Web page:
In 2008 the BBC estimated that the BNP had seated 56 local councillors. It won a seat in the capital’s Assembly after the 2008 London Mayoral elections and two seats in the European parliament in the 2009 European elections, one of which belonged to Griffin, who called this, the party’s most high-profile achievement yet, "a great victory".

So while the BNP succeeds, Britain festers.

Packs of hoodies roam the streets, bristling with knives, high on the latest drug. The police are as draconian as they are incompetent, finding ever new ways to monitor the island’s sorry inhabitants — unmanned drones being the newest incursion into the country’s dwindling freedoms. Your average person pays out more and more to the government and its agencies and reams of red tape stifle day to day life. Or at least that’s what a broken Britain looks like to a lot of its citizens right now.

And with an election due to be called anytime, the interchangeable political elite are in paralysis. Your average pollies blast through legislation in kneejerk responses to negative headlines, all the while lining their pockets. They’re equally terrified of bad press as they are of thinking or acting independently. Whether this is true or not, it’s a common perception of political life in 21st century Britain.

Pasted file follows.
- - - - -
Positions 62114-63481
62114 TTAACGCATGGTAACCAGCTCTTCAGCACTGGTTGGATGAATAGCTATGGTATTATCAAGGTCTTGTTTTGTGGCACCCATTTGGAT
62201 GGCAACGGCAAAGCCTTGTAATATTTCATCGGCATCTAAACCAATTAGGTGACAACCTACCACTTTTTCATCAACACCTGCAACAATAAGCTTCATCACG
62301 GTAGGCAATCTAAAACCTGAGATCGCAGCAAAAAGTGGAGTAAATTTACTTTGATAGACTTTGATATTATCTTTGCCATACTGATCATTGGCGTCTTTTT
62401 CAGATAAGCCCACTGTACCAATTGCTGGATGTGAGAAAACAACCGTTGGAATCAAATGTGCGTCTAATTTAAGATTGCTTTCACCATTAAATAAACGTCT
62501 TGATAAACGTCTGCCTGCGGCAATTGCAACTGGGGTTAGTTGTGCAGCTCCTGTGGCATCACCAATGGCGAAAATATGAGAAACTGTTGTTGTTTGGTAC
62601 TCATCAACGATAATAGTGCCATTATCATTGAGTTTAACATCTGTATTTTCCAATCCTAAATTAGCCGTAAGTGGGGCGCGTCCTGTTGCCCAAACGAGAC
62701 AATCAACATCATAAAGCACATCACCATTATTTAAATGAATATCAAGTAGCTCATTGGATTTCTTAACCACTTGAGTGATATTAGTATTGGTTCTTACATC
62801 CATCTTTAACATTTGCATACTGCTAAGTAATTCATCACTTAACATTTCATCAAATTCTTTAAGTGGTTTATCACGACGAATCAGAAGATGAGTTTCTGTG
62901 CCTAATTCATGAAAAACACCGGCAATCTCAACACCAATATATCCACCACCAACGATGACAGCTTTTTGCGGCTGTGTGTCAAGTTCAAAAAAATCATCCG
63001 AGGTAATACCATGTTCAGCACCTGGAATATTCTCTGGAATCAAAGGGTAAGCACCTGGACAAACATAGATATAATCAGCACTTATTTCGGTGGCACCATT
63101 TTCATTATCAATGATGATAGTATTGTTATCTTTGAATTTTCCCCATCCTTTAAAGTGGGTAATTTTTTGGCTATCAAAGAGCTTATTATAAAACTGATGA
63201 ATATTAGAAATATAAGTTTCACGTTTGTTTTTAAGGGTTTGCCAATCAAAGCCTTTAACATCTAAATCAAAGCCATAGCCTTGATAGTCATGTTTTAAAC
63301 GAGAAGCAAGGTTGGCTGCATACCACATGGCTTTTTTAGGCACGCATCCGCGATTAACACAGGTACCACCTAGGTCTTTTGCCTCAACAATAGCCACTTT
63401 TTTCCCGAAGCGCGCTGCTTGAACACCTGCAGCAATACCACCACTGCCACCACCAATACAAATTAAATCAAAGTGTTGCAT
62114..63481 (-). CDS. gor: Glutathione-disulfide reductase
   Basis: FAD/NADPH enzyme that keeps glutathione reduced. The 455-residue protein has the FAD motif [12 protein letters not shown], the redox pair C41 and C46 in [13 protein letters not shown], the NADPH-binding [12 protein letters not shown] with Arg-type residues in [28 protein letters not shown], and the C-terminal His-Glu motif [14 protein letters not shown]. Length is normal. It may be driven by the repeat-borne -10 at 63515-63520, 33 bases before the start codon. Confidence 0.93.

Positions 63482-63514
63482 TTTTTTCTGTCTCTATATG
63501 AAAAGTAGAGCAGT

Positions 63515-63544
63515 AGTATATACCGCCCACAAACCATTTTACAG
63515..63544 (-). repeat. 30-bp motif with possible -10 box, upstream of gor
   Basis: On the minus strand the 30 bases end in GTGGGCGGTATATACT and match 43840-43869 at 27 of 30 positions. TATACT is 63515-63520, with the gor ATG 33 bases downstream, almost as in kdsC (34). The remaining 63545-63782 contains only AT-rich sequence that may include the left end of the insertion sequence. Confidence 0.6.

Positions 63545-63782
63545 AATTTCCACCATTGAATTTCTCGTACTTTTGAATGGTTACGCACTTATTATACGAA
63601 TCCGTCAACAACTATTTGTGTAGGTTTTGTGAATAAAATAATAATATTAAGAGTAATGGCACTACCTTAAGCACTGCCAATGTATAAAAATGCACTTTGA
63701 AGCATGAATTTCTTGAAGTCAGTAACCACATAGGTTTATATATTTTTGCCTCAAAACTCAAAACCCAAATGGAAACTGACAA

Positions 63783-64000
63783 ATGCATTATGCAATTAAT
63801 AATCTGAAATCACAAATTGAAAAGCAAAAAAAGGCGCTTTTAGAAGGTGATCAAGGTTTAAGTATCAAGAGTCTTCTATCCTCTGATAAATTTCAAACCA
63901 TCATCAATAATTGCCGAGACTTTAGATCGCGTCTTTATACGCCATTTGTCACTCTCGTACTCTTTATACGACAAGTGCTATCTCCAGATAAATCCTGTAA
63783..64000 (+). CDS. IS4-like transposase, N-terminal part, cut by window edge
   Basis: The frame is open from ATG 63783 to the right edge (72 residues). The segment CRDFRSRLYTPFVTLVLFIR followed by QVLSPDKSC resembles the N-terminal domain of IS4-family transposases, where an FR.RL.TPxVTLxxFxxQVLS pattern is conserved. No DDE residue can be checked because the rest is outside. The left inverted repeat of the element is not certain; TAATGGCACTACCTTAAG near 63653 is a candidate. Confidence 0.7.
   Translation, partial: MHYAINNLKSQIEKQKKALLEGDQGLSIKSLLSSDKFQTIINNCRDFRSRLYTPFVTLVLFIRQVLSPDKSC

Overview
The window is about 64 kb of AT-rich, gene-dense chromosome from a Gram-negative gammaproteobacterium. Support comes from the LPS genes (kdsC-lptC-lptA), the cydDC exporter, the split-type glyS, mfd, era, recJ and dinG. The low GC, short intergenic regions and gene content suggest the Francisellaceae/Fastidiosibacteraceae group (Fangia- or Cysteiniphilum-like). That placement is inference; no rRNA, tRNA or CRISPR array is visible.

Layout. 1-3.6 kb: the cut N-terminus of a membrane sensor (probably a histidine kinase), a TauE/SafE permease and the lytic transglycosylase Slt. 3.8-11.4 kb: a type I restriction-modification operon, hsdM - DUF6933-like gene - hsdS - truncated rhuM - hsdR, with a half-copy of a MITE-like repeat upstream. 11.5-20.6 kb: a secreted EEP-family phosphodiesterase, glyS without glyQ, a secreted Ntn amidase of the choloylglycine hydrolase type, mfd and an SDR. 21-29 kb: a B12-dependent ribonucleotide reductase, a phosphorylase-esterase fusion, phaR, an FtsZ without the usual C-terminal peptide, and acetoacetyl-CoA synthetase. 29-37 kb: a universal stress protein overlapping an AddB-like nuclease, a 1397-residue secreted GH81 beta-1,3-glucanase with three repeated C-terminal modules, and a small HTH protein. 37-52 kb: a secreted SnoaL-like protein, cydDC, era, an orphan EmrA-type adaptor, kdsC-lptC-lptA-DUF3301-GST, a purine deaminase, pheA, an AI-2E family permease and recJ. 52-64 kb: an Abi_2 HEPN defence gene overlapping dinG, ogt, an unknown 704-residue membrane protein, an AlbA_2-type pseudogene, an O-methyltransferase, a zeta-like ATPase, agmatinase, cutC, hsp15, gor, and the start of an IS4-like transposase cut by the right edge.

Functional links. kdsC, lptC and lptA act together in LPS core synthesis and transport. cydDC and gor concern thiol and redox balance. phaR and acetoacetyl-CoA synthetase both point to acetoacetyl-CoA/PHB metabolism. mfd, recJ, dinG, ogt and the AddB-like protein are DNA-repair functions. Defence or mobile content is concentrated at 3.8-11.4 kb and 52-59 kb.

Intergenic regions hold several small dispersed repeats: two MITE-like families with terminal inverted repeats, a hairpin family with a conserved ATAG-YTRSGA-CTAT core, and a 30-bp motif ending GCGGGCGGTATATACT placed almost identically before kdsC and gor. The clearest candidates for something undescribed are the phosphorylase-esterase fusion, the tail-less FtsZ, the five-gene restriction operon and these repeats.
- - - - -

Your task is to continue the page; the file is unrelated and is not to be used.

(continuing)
And such perceptions are the clincher. Hanson always did have a problem with distinguishing reality from perceptions. If she thinks she’s heading off to a green and pleasant land full of well-behaved white people, good luck to her. She’ll need it. She can settle down in a BNP stronghold, find a nice shaven-headed chap and lap up all the "culture" she likes. But if she thinks Australia is no longer a land of opportunity, God knows what she’ll make of broken Britain.

And she’s left the door open for her return if it doesn’t work out. "Australia will always be home.. [but]I’ll probably head south if I ever come back to live," she said. Tasmania, that means you. Well, the island is sorely lacking in devils at the moment …